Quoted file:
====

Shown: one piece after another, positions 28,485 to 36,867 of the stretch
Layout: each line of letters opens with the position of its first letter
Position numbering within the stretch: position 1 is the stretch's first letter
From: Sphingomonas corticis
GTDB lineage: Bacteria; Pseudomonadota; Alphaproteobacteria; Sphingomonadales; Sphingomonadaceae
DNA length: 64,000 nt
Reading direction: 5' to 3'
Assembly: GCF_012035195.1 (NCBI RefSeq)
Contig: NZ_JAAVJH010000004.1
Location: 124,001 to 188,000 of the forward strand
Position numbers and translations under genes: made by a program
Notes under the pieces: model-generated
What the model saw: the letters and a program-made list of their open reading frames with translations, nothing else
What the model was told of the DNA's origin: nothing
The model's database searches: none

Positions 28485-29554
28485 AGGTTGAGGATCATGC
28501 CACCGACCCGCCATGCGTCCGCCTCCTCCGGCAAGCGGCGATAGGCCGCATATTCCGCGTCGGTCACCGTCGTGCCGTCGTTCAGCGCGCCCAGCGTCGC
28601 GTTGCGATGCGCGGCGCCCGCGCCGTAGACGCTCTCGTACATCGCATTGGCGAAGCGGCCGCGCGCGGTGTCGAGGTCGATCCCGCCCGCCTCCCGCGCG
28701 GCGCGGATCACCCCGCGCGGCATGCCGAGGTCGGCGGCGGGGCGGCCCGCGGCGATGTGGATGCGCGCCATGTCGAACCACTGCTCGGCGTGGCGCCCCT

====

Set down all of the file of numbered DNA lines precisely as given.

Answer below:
Shown: one piece after another, positions 28,485 to 36,867 of the stretch
Layout: each line of letters opens with the position of its first letter
Position numbering within the stretch: position 1 is the stretch's first letter
From: Sphingomonas corticis
GTDB lineage: Bacteria; Pseudomonadota; Alphaproteobacteria; Sphingomonadales; Sphingomonadaceae
DNA length: 64,000 nt
Reading direction: 5' to 3'
Assembly: GCF_012035195.1 (NCBI RefSeq)
Contig: NZ_JAAVJH010000004.1
Location: 124,001 to 188,000 of the forward strand
Position numbers and translations under genes: made by a program
Notes under the pieces: model-generated
What the model saw: the letters and a program-made list of their open reading frames with translations, nothing else
What the model was told of the DNA's origin: nothing
The model's database searches: none

Positions 28485-29554
28485 AGGTTGAGGATCATGC
28501 CACCGACCCGCCATGCGTCCGCCTCCTCCGGCAAGCGGCGATAGGCCGCATATTCCGCGTCGGTCACCGTCGTGCCGTCGTTCAGCGCGCCCAGCGTCGC
28601 GTTGCGATGCGCGGCGCCCGCGCCGTAGACGCTCTCGTACATCGCATTGGCGAAGCGGCCGCGCGCGGTGTCGAGGTCGATCCCGCCCGCCTCCCGCGCG
28701 GCGCGGATCACCCCGCGCGGCATGCCGAGGTCGGCGGCGGGGCGGCCCGCGGCGATGTGGATGCGCGCCATGTCGAACCACTGCTCGGCGTGGCGCCCCT